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Jacksonville Super Bowl editorials

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Get ready to grow some thick skin guys, its about time for the visiting media to talk about the city. So I figure this can be the thread to post the editorials "before" and "after" the game.

***Take these articles for what they're worth...opinions. So don't get to upset over the critical editorials.

HYDE: Top 10 super hype entries

Dave Hyde

January 24, 2005

I don't come today to belittle anyone, especially the village of Jacksonville and it's wind-chilled yokels, nor the dateline-challenged Super Bowl XXXIX -- all of whom take center stage now to demonstrate how the much-derided No Fun League can spring a practical joke on America.

No, I'm here to warn what you'll be reading, watching, listening to, regurgitating, nauseated by and ultimately bored to tears about during these two most overdone and over-hyped sports media weeks since those preceding last year's Super Bowl.

Because the story lines are booked solid now, just as New England and Philadelphia are for the Feb. 6 kickoff in Jacksonville.

But, come on, Jacksonville?

Was Hooterville booked?

Again, that's no putdown. It's an example of what's coming these next two weeks. Jacksonville jokes. Yahoo-ville puns. And the thing is, everyone knows Jacksonville is a nice town -- just ask anyone on shore leave.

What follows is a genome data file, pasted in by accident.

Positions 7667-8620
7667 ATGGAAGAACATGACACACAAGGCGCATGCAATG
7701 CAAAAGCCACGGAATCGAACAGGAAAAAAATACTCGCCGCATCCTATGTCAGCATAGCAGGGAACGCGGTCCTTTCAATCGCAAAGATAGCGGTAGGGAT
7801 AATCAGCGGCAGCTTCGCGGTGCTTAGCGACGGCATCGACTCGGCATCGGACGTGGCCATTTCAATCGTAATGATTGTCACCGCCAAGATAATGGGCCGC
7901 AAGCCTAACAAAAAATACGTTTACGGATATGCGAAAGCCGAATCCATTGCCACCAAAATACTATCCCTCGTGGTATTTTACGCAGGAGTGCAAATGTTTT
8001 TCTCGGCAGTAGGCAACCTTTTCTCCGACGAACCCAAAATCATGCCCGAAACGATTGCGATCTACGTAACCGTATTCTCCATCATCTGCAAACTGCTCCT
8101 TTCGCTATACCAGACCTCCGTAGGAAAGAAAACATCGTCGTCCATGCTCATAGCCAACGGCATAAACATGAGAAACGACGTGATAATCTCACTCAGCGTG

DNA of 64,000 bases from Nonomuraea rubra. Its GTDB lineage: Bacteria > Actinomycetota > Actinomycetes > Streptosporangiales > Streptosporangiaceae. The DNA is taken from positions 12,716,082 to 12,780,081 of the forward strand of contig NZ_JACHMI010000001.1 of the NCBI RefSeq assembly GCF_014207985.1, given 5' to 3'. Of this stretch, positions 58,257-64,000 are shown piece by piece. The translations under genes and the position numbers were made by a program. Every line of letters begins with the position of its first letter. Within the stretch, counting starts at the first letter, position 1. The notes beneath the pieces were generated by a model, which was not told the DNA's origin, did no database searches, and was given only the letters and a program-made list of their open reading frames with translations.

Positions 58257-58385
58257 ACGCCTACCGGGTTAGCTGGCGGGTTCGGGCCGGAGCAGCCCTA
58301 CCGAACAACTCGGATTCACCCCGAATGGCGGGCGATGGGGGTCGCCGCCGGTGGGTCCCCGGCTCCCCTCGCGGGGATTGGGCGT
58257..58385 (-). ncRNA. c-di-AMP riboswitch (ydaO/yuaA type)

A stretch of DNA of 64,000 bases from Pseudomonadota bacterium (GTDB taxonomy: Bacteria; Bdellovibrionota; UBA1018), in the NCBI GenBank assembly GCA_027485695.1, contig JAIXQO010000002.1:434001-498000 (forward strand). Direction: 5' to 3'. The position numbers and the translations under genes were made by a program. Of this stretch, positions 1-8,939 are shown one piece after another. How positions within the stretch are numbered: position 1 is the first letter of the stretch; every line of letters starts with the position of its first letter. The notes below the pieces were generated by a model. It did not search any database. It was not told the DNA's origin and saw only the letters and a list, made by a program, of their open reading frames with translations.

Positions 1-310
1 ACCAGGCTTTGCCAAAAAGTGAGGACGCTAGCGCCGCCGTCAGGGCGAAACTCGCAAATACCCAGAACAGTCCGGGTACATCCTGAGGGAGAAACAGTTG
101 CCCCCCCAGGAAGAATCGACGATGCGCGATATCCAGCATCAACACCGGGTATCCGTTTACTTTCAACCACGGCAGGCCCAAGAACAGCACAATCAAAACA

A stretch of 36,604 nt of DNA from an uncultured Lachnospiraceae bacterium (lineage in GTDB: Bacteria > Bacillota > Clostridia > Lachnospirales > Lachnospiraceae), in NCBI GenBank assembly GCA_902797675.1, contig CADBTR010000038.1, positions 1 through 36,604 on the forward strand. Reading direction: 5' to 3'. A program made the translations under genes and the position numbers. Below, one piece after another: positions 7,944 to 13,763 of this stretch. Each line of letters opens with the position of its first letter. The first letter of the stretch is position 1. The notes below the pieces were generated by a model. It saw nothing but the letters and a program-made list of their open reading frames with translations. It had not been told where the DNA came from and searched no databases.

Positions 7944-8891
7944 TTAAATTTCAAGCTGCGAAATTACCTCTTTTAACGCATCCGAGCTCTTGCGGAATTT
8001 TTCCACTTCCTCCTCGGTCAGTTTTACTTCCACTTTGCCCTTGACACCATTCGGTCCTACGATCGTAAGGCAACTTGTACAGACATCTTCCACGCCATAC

See how easy it is? How constant it will be?

In fact, strictly as a public service, here are the top 10 stories of Super Bowl XXXIX that will come to you over and over and over and over and -- how many days is that? -- over and over and over and ...

*New England coach Bill Belichick, defensive chessmaster, vs. Philadelphia coach Andy Reid, offensive mastermind. Who wins, the chessmaster or mastermind? And is it splitting football gray matter to analyze the difference between the nouns? More importantly, will either of these sleep-talking, cliche-riffing, microphone-distrusting coaches talk for two solid weeks and say one thing -- just one! -- that's mildly stirring?